To Remember


Sadie took a deep breath, praying she didn’t make a complete fool of herself. She had searched out Cassandra Rosenthol through the coffee shop windows before entering so she wouldn’t stand in the middle of the shop looking around like a dope. She only had one chance to make a good impression. She approached the table and said, “Hi! I’m Sadie Bloom from the Eastdale Express,” and held out her hand.

Cassandra stopped her work coloring an abstract design of swirls. She shook Sadie’s hand with a smile. “You remind me of my friend Alyssa Green. Something about your glasses and blue eyes. We sat next to each other in Spanish class. One Thursday in December when we were freshman, Senora Sanchez—” She shook her head. “Sit down, please.”

Sadie sat, setting her backpack by her feet and digging out her notebook. She opened the recording app on her phone. “Do you mind if I record this?”

“That’s fine.”

After a few more arrangements, Sadie thought she was ready. She hadn’t done many interviews and she wanted to get this one right. It could be a big story, at least for her school paper. Cassandra was special. “My newspaper advisor Mr. Jones told me you used to go to Eastdale.”

“Graduated almost 16 years ago.”

“And you have a superpower.”

“He would say that. My brain just works differently, that’s all.”

“You have photographic memory.”

“Not quite. I have vivid personal memories. I can tell you what I ate for lunch on the first day of second term in eighth grade, but I couldn’t tell you more than a half-dozen words I learned in Spanish class the year after. I can recall every day since I turned 10, but don’t ask me what year George Washington crossed the Delaware. I have a horrible memory for numbers.”

Sadie wrote as quickly as she could but was still writing for too long after Cassandra finished. Sadie hated that awkward silence. And she realized suddenly Cassandra would always remember how slowly she wrote and if she asked any stupid questions. “How does it work?”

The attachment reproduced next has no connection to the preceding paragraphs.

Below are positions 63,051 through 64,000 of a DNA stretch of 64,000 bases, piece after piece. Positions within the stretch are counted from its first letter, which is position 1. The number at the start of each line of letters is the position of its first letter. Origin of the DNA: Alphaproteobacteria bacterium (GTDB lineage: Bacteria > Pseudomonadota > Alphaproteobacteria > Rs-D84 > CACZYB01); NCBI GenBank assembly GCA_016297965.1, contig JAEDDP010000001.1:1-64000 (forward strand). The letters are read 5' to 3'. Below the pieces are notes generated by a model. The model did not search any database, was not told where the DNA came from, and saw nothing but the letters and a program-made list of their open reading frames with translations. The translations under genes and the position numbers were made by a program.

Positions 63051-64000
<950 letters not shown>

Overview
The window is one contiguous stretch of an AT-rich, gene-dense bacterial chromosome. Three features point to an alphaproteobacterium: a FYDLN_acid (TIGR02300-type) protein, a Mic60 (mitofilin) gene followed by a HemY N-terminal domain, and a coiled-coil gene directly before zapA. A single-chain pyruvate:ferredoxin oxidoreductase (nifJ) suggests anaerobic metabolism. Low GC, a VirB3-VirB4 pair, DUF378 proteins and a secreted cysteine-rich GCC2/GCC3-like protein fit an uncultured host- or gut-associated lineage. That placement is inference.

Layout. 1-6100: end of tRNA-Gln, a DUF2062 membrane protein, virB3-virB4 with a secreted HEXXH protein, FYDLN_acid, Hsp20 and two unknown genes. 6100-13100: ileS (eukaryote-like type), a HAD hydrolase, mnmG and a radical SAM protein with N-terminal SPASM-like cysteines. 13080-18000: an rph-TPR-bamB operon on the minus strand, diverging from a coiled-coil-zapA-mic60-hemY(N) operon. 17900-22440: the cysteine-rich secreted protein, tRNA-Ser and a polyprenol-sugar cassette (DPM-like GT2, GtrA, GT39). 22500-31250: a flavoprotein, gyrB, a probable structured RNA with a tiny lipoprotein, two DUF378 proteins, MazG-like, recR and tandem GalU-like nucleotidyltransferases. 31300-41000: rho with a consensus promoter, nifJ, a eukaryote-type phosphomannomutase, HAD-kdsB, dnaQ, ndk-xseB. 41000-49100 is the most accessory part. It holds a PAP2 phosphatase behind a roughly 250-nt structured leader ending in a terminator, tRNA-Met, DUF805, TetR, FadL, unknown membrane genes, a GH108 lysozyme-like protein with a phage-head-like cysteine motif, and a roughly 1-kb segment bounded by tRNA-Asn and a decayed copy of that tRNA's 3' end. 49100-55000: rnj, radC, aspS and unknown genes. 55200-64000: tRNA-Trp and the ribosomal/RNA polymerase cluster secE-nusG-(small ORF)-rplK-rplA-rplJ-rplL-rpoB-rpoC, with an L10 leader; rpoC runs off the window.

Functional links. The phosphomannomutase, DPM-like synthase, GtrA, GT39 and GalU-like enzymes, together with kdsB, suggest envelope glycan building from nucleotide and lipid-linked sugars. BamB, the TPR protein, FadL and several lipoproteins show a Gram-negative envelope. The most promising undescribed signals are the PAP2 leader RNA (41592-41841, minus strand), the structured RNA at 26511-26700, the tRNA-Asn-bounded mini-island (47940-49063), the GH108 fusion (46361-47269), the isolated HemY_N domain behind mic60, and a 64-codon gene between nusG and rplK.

“Scientifically, go ask the neurologist. As far as I’m concerned, it just does. When I saw you, you reminded me of Alyssa. The association brought a flood of memories, like a movie playing alongside the present moment. I was back in Spanish class with her. If I let it, one memory brings another, and I can spend an hour enveloped in them. It’s like when YouTube keeps playing one more video unless you press pause. And it’s not always easy to press pause.” She lifted her coloring book. “This helps focus me.”

“Is it nice being able to remember everything?”

“Say I’m with Alyssa in Spanish class. Joel’s there, too, right behind me. I’m not a good student, I’m too distracted, and I’m always saying the wrong thing. I remember trying to answer Senora’s question. I’m even more awkward in another language. Joel calls me chica loca, whispers it just loud enough for me to hear it. That reminds me of him laughing with his friends at me in the hallway. I remember putting my science notebook, black, in my backpack and seeing them all looking at me. And that flows into him tripping me in the cafeteria. I almost don’t catch myself, and I want to cry, but I don’t, and the tears stay hidden, almost ready to burst out all lunch period. And at the spring dance he comes and asks me for a dance, but when I’m in his arms, all embarrassed and hopeful and terrified he’ll find me ugly, I see his friends’ faces and I know it’s all a joke. Then I start crying. I remember exactly how it felt, crying there in the middle of everybody.”

Sadie realized she hadn’t written any notes. She had never talked with an adult who remembered what it was like being a teenager, really remembered. She didn’t even look at her notes for the next question.

“There must be happy memories, too, right?”

“Oh, of course. But associations don’t always move in one direction. Sad memories can lead to happy ones, and good memories to bad. I don’t control them. So when I see Joel, sometimes I’m stuck on the dance floor, crying.”

“Do you still see Joel?”

“Every day.”

Sadie imagined reliving her worst days continually. “Don’t you want to get even with him?”

“Sometimes. More often than I should. Are you religious, Sadie?”

“Sure. I believe there’s a god.”

Cassandra shook her head. “That’s not quite what I mean. When you remember everything, you become cynical, bitter. People are horrible, and time doesn’t erase anything. But my God taught me to forgive.”


Cassandra laughed. “I don’t know. It’s very, very hard some days. But he doesn’t forget and he forgives me.”

“And that’s what you do when you see Joel?”

“Yes, Sadie. Every day. Sometimes every ten minutes. Because I married him.”

Sadie looked at her, then scribbled out all her prepared questions and turned to a fresh page. “That’s the story. That’s the superpower. Tell me more. Please.”

Welcome to Broccoli World!


“You’re lying.”

“No, I’m not.”

“There’s no such place!”

“Yes, there is.”

“No way. You’re a liar. Liar! Liar!”